Three decades ago, the Iranian revolution inspired generations of Arabs and infused in them a spirit of resistance to foreign intervention.
It came at a time when many Arabs had been disheartened by the 1979 Camp David agreement between Israel and Egypt, and sparked hope in a regional power that could stand up to Israel.
Egypt’s exit from the equation of the Israeli-Arab conflict was a blow to the Palestinian and Arab struggle to end Israeli occupation and achieve self-determination for the dispossessed Palestinian people.
But the “Islamic Revolution” transformed Iran from a gendarme for US interests in the region into an ally of Arab causes, thereby dramatically altering the Middle East landscape.
The historic reception Yasser Arafat, the late Palestine Liberation Organisation (PLO) chairman, received in Tehran in March 1979, signalled an end to the Iranian-Israeli pact and the beginning of Iran’s role as a supporter of the Palestinian national liberation movement.
Hundreds of thousands of Iranians turned out on the streets of Tehran to give a hero’s welcome to Arafat who later inaugurated a Palestinian embassy in the building that had previously been the Israeli embassy.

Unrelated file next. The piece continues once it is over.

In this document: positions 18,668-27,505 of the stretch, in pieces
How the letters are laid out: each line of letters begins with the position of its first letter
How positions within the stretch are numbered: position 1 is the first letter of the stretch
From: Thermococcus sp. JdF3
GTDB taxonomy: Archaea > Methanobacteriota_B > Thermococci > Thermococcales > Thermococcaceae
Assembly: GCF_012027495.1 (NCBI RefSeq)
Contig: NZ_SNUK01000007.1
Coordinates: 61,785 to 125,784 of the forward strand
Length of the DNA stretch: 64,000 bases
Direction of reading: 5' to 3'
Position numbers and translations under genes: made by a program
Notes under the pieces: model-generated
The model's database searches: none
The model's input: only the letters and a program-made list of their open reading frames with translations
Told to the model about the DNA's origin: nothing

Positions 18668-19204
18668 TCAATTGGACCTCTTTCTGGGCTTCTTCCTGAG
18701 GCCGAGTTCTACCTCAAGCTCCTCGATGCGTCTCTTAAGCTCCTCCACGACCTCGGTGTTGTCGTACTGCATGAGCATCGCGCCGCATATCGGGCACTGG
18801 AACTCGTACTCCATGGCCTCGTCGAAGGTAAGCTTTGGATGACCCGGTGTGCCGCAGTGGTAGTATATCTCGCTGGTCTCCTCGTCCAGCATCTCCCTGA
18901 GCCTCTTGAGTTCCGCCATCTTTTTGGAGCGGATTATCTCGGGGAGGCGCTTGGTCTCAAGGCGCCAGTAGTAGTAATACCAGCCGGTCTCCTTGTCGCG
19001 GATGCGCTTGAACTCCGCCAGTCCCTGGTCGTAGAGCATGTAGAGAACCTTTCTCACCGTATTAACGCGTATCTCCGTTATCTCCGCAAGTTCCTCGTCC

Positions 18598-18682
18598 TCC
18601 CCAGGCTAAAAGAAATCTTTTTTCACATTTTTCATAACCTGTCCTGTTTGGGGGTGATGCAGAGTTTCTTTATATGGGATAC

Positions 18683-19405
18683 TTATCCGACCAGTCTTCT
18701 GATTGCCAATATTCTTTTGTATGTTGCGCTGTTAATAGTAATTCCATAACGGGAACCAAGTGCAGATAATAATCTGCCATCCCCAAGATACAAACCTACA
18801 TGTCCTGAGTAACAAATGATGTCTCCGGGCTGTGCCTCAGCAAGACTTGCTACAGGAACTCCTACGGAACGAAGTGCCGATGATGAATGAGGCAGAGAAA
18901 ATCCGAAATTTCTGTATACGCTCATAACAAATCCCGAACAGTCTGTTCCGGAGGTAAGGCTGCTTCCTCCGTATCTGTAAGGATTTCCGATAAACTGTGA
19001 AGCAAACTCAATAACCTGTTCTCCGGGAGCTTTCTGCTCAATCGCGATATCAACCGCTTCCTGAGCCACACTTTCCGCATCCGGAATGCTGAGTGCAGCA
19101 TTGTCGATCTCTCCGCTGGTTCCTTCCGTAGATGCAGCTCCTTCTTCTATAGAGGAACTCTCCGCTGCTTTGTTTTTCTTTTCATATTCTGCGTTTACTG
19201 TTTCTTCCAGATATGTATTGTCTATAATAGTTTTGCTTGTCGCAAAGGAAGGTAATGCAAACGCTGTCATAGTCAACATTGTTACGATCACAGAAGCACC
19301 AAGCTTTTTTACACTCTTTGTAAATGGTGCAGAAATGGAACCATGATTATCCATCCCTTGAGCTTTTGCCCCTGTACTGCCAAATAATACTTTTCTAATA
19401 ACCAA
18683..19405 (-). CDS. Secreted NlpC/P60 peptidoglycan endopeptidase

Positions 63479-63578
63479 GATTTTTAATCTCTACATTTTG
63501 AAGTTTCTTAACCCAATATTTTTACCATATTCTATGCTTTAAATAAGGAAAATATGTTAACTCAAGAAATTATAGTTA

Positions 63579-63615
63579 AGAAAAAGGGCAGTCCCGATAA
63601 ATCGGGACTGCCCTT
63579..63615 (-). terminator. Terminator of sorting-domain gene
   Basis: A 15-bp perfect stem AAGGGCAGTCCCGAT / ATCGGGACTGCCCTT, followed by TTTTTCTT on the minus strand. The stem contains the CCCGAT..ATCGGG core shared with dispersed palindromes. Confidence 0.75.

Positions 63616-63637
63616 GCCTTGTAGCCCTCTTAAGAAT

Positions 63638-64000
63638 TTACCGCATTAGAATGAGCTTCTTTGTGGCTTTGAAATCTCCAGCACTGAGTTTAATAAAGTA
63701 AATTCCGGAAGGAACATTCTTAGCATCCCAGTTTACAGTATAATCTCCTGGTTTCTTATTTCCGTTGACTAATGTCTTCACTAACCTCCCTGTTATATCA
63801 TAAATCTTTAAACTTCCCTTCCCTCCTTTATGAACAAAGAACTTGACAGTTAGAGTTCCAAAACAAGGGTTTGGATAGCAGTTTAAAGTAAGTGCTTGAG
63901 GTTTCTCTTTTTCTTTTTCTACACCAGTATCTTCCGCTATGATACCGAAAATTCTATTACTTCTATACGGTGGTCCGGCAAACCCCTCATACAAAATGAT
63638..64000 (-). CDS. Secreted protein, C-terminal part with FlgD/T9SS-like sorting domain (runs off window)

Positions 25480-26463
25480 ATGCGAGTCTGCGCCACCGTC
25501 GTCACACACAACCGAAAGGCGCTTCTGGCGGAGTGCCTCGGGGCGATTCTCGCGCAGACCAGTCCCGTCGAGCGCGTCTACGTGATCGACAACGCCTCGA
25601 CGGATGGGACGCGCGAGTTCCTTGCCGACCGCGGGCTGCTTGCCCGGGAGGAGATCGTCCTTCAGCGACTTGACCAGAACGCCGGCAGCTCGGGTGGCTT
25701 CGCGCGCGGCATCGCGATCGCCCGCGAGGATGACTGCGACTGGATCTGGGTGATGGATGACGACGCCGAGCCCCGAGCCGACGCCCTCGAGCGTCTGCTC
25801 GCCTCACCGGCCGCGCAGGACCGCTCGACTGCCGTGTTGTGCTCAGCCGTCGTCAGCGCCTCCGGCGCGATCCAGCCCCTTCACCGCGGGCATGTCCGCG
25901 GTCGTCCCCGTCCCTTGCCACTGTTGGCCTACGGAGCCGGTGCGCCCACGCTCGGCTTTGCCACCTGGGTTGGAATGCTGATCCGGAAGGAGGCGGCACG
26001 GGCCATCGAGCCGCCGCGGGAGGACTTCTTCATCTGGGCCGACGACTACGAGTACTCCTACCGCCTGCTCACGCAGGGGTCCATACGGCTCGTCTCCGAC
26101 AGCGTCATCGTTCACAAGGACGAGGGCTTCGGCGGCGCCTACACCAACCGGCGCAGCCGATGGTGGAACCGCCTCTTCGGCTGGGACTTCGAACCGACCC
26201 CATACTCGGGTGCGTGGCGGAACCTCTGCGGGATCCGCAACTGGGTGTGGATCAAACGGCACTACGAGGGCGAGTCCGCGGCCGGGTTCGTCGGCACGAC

Serious deterrent to Israeli power
Three decades later, Iran is still viewed as the only serious deterrent to Israeli power, but its image as an expression of people power has been marred by its backing of sectarian Iraqi Shia political parties and ruthless repression of Iranian opposition.
Its silence and inaction during the 2003 invasion of Iraq was tantamount to complicity that facilitated the US-led occupation of the country. It was a position dictated more by its regional interests - asserting influence in Iraq - and vengeance for an eight-year war that was started by Baghdad in 1980.
But its backing of Hezbollah during its liberation of South Lebanon from Israeli occupation and during the 2006 Israeli war on Lebanon reinstated its status as a real and effective supporter of Arab resistance.
A majority of Arabs also admire Iran’s refusal to compromise or negotiate on its right to develop nuclear power - in sharp contrast with weak and impotent Arab governments.
The current US and Israeli threats against Tehran only boost its status among the majority of Arabs and thus explain to a great extent the mooted Arab reaction to the regime’s harsh treatment of intellectuals and dissidents.
Very few columnists have been critical of Iran’s human rights records and many Arab writers appear, or choose, to believe the Tehran’s allegations that the imprisoned or even executed dissidents are cronies of - if not spies for - Western capitals.
Dilemma of many Arab intellectuals
The dilemma of many Arab intellectuals, and political activists, is that while many, especially secular writers, may be critical or even resent Iran’s increasing theocracy, they are wary of being used - wittingly or unwittingly - to justify Israeli and American agendas against Iran.